Here he explains that in the context of the Kingdom (and is faith not of the Kingdom?) mustard seed starts very small – the smallest of things – but grows inevitably a tree that provides for ‘the birds’.

So we can learn that it doesn’t matter how small your faith starts as long as its the right KIND of faith. Faith like a mustard seed. Please remember the word ‘like’. It’s critical to the message. It’s telling us what our faith needs to be like if we’re to see mountains move.

By definition, this means that you can have a different kind of faith that won’t move mountains. The disciples were in that place, because they had success with the supernatural. Jesus here is refining and modifying the faith they already had. It was enough for certain things, but had failed at this particular kind of devil.

So what is a mustard seed like? Jesus says that its nature is to grow. It grows first by germinating from all the goodness within the seed. The truth of the word received at salvation. Then it puts out roots. The roots spread out to draw fresh nutrients from the soil, which in turn produce further growth. So we need to put out roots into the soil of the word of God to receive the nutrients of truth that will enable further growth.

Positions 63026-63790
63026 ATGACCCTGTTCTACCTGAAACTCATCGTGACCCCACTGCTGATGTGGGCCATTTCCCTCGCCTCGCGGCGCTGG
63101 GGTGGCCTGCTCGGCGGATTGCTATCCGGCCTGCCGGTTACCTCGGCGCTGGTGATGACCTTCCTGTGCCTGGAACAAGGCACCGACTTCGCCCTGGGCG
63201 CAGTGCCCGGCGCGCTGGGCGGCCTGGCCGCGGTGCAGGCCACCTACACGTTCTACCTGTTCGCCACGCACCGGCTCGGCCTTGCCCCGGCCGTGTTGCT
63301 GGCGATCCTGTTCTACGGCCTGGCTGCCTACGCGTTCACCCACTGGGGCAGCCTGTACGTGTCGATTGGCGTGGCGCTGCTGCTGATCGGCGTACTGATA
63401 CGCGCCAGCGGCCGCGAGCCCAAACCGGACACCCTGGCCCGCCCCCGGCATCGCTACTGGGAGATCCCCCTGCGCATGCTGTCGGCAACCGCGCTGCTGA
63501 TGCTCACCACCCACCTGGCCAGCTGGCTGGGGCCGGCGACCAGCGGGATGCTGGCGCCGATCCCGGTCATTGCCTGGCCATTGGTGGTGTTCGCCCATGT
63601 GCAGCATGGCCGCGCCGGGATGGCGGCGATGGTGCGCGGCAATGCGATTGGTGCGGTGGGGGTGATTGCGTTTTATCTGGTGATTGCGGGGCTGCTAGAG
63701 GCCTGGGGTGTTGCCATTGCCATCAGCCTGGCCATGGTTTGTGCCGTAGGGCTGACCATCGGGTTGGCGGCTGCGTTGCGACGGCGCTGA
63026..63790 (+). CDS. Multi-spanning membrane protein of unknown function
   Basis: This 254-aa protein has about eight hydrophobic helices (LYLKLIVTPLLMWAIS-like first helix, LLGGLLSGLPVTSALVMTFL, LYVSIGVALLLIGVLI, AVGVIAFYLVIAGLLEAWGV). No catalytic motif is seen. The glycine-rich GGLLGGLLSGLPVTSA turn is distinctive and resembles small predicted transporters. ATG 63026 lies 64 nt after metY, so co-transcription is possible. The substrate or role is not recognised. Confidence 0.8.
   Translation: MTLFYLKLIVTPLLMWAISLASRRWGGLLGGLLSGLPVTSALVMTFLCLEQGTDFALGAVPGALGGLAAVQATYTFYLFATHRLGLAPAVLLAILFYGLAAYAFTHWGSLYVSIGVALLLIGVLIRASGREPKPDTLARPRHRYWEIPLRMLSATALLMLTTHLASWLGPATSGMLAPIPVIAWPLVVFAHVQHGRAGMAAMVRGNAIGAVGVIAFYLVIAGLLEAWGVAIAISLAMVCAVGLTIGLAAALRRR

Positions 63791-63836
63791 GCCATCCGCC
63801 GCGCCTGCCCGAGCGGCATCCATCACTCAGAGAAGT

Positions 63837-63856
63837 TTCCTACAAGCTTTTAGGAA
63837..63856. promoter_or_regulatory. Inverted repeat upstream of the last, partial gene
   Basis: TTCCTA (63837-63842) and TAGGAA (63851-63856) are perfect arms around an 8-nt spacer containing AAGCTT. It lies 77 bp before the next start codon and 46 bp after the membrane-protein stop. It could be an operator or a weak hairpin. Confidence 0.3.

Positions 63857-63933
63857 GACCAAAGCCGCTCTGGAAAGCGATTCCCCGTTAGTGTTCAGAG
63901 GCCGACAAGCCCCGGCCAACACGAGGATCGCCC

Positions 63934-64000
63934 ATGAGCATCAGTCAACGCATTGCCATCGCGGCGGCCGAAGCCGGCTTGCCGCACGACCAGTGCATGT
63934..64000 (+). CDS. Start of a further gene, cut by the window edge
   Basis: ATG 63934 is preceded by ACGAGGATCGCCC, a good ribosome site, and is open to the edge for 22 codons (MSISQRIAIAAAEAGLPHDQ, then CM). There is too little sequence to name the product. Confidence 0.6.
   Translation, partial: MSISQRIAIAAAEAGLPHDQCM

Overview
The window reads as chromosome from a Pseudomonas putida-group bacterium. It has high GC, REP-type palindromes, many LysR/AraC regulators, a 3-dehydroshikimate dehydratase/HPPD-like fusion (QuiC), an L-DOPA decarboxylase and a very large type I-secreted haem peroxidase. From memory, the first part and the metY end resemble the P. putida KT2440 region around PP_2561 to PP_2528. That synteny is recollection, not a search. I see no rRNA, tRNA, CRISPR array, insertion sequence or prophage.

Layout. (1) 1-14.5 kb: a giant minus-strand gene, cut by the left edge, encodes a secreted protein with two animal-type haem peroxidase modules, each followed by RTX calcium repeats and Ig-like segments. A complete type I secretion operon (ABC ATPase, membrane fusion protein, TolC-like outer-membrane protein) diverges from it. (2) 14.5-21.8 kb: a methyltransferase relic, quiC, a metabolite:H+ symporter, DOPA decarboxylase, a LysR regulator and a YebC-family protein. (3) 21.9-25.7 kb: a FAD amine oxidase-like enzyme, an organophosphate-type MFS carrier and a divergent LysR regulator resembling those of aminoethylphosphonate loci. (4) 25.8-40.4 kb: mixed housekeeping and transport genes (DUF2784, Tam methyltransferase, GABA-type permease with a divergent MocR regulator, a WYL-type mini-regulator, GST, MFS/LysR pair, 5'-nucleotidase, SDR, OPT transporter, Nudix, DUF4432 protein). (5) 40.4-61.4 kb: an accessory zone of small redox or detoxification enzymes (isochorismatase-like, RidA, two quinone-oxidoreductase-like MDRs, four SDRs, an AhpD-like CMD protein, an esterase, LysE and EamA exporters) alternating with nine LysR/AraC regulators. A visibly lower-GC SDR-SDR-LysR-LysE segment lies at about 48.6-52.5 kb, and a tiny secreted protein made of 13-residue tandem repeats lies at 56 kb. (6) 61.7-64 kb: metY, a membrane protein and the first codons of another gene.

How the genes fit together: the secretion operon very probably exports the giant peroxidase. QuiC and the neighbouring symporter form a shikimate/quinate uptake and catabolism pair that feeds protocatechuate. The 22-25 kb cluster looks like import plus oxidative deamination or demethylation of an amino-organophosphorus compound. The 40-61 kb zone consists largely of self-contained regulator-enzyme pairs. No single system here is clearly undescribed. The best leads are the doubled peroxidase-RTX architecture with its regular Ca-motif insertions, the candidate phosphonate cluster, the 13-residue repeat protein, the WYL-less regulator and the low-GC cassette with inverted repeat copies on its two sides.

Then it starts to put out shoots and leaves. These push up through the soil searching for the light of the sun. They take this sunlight and by photosynthesis turn it into further goodness further enabling it to grow. So we can see that as we seek out the light of the Son (of God) as we bask and walk in Him that further nourishes our faith that had started out as a seed, but is now growing into a tree.

The seed had to push out and exercise. It had to draw on nutrients from soil and sun in order to become what it was meant to be. It didn’t remain a tiny seed. It grew into a tree to give a home to birds, shade for rest.

This teaching is saying that the kind of faith to move mountains is a dynamic living breathing moving growing pushing out reaching out serving loving providing kind of faith.

My guess is that they had a “we’ve got authority and are the business” kind of faith. They thought they had it made when they returned from the first mission trip. See Luke 10:17. Maybe they were a bit over confident, thinking that they were the finished work and Jesus had to teach them that they were just starting and had a long way to go to transform into the finished tree?

On a final note, the original greek text for Mat 17:20 goes:

ὁ δὲ λέγει αὐτοῖς, Διὰ τὴν ὀλιγοπιστίαν ὑμῶν: ἀμὴν γὰρ λέγω ὑμῖν, ἐὰν ἔχητε πίστιν ὡς κόκκον σινάπεως, ἐρεῖτε τῷ ὄρει τούτῳ, Μετάβα ἔνθεν ἐκεῖ, καὶ μεταβήσεται: καὶ οὐδὲν ἀδυνατήσει ὑμῖν.

The word we’re looking for is the 7th – ὀλιγοπιστίαν which google translate confirms is oligopistian meaning little faith.



One Response to “Mustard seed faith”

  1. Matthew 17:20 & Faith | Jots and Tittles Says:

    […] still have some thinking to do on this matter, but in the meantime I want to highlight this post:  Mustard seed faith from Jeremy Penwarden’s Blog. It is really good. I think he nails […]